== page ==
Today is election day in the United States. If you watch political coverage, tonight you’ll probably see a lot of maps on a lot of video screens with states, counties or voting districts colored red and blue. We all know what these colors mean. “Red states” (Republican-leaning states) and “blue states” (Democratic-leaning states) have entered our political lexicon and popular culture. If you talk about being a “blue voter in a red state” (or vice-versa), or even a “purple state,” everybody knows what you mean. This is part of our modern world.
But it wasn’t always so. A few years back I found, and played with a friend, an old board game called “Mr. President,” where each player picks candidates, campaigns and casts ballots, in the form of cards, in a hypothetical Presidential election. I noticed one funny thing: the ballot cards for Republicans were blue and the ones for Democrats were red. The game was manufactured in 1971. In a book, written by a member of the Carter administration, I also found a reference to the election of 1980, a Republican landslide, where the author laments seeing an election map that is a “sea of Republican blue.” So it’s clear that what are now red states were once blue, and vice-versa. When did this shift happen, and why?
Election night, 1980. Note the map (you see it at 0:24) which indicates Republican states are blue, Democratic states red.
The answer surprised me. It happened very recently, in the year 2000, and it was done, predictably, by TV news networks. The first light-up election map of the USA seems to have been created for John Chancellor, NBC anchorman, for the 1976 Presidential election. The tradition at that time seems to have been to color Democratic states red, after the custom in Europe to assign red to left-leaning parties. Certainly in 1980 the major networks’ election maps used red for Democrats and blue for Republicans–consistent with what I read in the Carter memoir. After that it gets murkier. Networks split in the 1980s, some using red-R blue-D, others using the reverse. By 1996 the networks’ treatment was all over the place. Some used red-R, some used blue-R, and some switched from year to year. There was no particular need for consistency.
Then came the election of 2000. This was the most unusual election in American history in modern times, and it was that way even before the vote was disputed in Florida. The vote was extremely close, and the country seemed very undecided between George W. Bush and Al Gore. After Election Night, when news outlets were not able to call the election for one candidate or the other–and particularly when they realized the election was going to continue to be a very big story for weeks or perhaps months to come–suddenly the inconsistency that had reigned before was no longer acceptable. If you think about it, this makes sense. The whole story of the 2000 election was about those 27 electoral votes in Florida and who got them. That story didn’t make sense without looking at the electoral map. To avoid confusing viewers, the news channels quickly standardized their map practices, and somehow red became Republican. Tim Russert seems to have coined the phrase “red states” and “blue states.” It has stuck ever since.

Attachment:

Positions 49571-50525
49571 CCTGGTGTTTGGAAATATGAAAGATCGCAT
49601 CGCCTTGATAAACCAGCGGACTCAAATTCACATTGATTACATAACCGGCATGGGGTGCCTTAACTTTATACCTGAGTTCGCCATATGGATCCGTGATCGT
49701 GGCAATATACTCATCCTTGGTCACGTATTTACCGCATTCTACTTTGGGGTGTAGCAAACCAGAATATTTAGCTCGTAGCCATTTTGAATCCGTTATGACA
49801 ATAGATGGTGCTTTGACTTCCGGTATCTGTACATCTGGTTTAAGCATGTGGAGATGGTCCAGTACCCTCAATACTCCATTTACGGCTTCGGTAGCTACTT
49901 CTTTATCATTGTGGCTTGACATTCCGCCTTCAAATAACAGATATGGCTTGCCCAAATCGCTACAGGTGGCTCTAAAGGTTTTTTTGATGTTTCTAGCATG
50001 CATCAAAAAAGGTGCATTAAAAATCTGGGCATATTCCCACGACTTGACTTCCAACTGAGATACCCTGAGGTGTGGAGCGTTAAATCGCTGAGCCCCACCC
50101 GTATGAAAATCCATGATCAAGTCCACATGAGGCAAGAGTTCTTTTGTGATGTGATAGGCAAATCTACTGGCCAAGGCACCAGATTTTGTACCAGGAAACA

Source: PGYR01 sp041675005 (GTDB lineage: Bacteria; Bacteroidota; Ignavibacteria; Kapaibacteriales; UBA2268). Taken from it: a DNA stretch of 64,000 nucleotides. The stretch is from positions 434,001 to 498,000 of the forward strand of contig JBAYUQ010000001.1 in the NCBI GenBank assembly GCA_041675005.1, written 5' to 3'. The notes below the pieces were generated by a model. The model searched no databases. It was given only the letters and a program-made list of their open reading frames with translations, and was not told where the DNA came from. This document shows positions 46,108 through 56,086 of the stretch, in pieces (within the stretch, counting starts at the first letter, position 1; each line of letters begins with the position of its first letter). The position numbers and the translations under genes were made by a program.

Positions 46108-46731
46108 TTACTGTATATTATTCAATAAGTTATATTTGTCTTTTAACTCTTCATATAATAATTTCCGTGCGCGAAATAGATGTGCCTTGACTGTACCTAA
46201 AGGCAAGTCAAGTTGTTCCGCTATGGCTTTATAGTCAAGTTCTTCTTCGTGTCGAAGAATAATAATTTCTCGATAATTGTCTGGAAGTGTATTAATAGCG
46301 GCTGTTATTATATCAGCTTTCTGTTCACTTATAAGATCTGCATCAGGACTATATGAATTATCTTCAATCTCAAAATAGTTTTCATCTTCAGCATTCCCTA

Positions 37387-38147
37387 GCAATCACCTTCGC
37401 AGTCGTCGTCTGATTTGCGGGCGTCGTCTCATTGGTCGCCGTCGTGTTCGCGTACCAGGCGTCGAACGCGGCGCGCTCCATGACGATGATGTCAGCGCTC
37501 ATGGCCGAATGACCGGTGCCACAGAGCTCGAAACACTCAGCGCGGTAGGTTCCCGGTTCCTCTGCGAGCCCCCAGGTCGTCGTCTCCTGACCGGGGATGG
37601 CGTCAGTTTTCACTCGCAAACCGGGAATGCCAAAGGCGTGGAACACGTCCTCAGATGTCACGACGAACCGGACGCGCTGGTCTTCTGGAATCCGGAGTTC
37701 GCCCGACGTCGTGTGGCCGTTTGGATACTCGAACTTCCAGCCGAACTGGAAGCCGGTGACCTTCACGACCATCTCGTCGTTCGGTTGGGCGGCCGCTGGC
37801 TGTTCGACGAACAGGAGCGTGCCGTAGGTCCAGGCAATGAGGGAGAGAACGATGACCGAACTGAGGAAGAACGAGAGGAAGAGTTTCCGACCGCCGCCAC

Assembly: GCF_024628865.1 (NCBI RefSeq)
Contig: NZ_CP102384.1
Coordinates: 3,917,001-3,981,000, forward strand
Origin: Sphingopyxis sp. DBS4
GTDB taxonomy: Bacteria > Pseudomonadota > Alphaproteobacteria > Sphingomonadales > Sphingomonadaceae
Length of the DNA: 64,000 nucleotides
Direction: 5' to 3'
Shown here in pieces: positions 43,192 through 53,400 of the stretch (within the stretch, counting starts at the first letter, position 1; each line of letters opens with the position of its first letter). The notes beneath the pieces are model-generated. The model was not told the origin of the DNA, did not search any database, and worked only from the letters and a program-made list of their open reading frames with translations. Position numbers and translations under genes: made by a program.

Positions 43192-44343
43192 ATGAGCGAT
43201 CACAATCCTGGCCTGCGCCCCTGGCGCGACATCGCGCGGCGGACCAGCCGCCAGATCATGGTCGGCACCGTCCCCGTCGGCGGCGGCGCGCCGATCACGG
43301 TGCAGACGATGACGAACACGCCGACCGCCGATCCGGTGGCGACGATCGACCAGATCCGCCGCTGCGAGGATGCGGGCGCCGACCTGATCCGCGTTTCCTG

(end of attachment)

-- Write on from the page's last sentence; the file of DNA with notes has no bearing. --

Interestingly, the two main political parties had virtually no input as to the selection of the color scheme. No Republican operative called up CNN in the fall of 2000 and said, “We’d like to be red, please,” or the reverse. The selection seems to have been pretty random. CNN happened to be coloring Republican states red that year, and as they were the leader of the pack, the other networks followed suit. If CNN happened to be coloring Republican states blue, as seems to have been more common pre-1990s, the scheme might have crystallized in reverse.
Election night, 2012. Now note that Republican states are red and Democratic states blue.
The red state/blue state paradigm is ubiquitous now, but it may have done us more harm than good. The tendency to classify states by color–which media outlets can’t resist the impulse to do, because it looks so pretty on a map and it’s easy to understand–glosses over the political differences within states. For example, the state I live in, Oregon, is classified as a “blue state,” but in fact most districts in the state consistently vote Republican. It only votes Democratic as a whole because a lot of Democrats live in Portland, Salem and Eugene. Similarly, there are vast numbers of Democrats in Texas, and in fact Texas was solidly Democratic until the 1980s. But because there are more Republicans in outlying areas now, Texas is thought of as a red state. The red state/blue state model glosses over Republicans in New York City, Democrats in Jackson, Mississippi, and ignores independents everywhere. It’s just not a very accurate depiction of reality.
Can we get away from the red state/blue state divide? I think we can, but it will require a shift in the way the media views American politics. A “horse race” paradigm, where Democrats and Republicans are in diametric competition on all issues, all the time, perpetuates the red/blue dichotomy. Real reporting on more local issues, rather than seeing every political occurrence through the lens of national and particularly Presidential politics, is also necessary. Unfortunately journalism of any kind, especially political journalism, is becoming more and more surface-level, with press outlets being wholesale and uncritical disseminators of information rather than investigators of the truth. Thus, breaking out of the red/blue state map may be a longshot. But journalism is changing, and so is politics; I do predict that someday the maps will look very different.